On the road again! We had a long weekend at the end of May and thought we should take advantage of it. We tossed around a few different ideas for places to visit (Baden-Baden, Paris, Freiburg) but in the end we packed our bags and headed for Salzburg, Austria. Salzburg, which means ‘Salt Fortress’ in German, is the 4th largest city in Austria and only about a 4 hour drive from Stuttgart, Germany.
I have always wanted to see more of Austria, especially since it is so close to Germany. I’ve heard so many great things about Vienna, but we thought Salzburg would be a good way to dip our toes into getting to know Austria a little better.
We hit the Autobahn on Thursday afternoon and drove straight through to Salzburg. We had to stop once at a gas station in Bavaria to pick up a Maut (toll) sticker to drive on the Autobahn in Austria. Apparently the fines are quite steep for those who don’t pay the Maut, so be forewarned!
Our first view into Salzburg was the Hohensalzburg Castle perched atop the city – what a great view! Salzburg reminds me a lot of Heidelberg with the castle on the hilltop overlooking the Old Town and sitting next to a river (the Salzach River in Salzburg, the River Neckar in Heidelberg).
We stayed at a nice pension just outside the Old Town at a place called Haus Arenberg. The reviews we read online said that the pension offered great views of the Alps from the rooms with a balcony. Unfortunately we ended up in a basement room directly under the dining room so we got a view of the trees outside the room and the local cat instead. Lesson learned – book early!
We went for dinner at an Indian restaurant called Taj Mahal. The food was great and very welcome after a long day of driving.
The next day we strolled into the Old Town of Salzburg which is a pedestrian zone. I love this about the Altstadt of most cities – you can walk around without worry of navigating the traffic. We stopped by the Tourist Information office and asked for a recommendation of a place to grab breakfast. The staff member recommended a cafe called 220 Grad which she said is popular with the locals. It was a bit tough to find as it was tucked away down a little alley but we’re so happy we found it. The place was buzzing and we were lucky to get a table inside. We ordered the May breakfast (a special French toast with cinnamon sugar and strawberries) and house-made croissants with house-made jams. The May breakfast came with a choice of coffee so I got a latte and S got a hot chocolate. Little known fact – you are automatically served with a glass of water at cafes in Austria along with your coffee. Yes! I miss having a free glass of water at restaurants; in Germany, you always have to order all of your (expensive, non-refillable) beverages off the menu.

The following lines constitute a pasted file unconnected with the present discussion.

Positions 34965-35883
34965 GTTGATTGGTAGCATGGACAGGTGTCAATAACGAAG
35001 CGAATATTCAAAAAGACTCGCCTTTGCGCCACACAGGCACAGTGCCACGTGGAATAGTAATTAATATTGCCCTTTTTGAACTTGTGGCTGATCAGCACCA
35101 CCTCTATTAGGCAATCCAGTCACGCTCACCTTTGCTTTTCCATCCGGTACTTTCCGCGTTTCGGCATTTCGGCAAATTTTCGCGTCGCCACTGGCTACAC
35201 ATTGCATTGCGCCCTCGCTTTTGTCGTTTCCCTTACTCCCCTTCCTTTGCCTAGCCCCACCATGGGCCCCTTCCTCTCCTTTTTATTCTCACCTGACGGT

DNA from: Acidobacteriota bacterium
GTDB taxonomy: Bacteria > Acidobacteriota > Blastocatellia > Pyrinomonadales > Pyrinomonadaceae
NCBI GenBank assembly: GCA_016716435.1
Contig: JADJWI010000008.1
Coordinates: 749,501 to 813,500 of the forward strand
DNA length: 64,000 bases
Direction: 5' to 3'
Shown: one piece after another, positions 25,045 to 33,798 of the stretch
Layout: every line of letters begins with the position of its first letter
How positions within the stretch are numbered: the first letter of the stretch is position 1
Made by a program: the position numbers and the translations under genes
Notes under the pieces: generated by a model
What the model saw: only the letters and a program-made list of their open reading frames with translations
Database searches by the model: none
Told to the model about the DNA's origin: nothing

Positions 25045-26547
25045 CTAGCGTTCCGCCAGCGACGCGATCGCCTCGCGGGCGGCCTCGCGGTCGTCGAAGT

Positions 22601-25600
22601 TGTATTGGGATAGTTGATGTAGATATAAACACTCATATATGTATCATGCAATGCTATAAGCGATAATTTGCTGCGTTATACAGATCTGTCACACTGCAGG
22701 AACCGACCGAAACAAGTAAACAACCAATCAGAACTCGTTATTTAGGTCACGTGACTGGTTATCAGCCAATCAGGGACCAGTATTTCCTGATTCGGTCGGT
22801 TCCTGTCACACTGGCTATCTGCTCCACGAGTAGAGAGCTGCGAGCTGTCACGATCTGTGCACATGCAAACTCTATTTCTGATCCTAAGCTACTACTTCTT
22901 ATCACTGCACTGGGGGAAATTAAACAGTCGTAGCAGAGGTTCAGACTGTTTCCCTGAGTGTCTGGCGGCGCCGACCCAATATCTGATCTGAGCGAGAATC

We did a little sightseeing in town after breakfast and went to Mozart’s birthhouse in the Old Town. The museum was a great intro into Mozart’s family life and showcased old family letters, portraits, his first violin, a lock of his hair (!) and his life in Salzburg and later in Vienna. Well worth a visit for 10 Euros. We didn’t have a chance to check out the Mozart-Wohnhaus (the place where Mozart lived after his childhood) but we also heard that it is an excellent museum.
In the evening, we attended a Mozart Dinner Concert at the Stiftskeller St. Peter, the oldest restaurant in Europe dating back to 803! Rumour has it that Mozart’s family also dined there. We read online that if you quote the Rick Steves guidebook you can receive a 9 Euro discount on each ticket. When we called to order tickets, it worked like a charm! Thanks Rick!
The concert featured some of Mozart’s most famous pieces from The Magic Flute, Don Giovanni, and A Little Night Music. I found a YouTube video that someone posted of the concert – it turns out this person was sitting in the exact same spot in the room where we were! This video is a year old but the singers are the same (although the musicians we heard are different).
On Saturday, we took part in the original Sound of Music movie tour. I had wanted to go on this tour ever since my friend Lisa recommended it and my brother went on it in his early 20s during his backpacking trip around Europe. (An aside – I’ll never forget him telling me that he signed up for this tour on a whim in Salzburg only to be stuck with a busload of mothers and daughters who knew the words to every song by heart! He who had maybe only seen the movie once and wasn’t a particularly big fan….ha ha!)
We had a little extra time in the morning before the tour so we walked through the Mirabell Gardens, which is also one of the locations used in the filming of the South of Music, notably the “Do Re Mi” song.
And that was the end of our trip! So long, farewell, Auf Wiedersehen, goodbye Salzburg!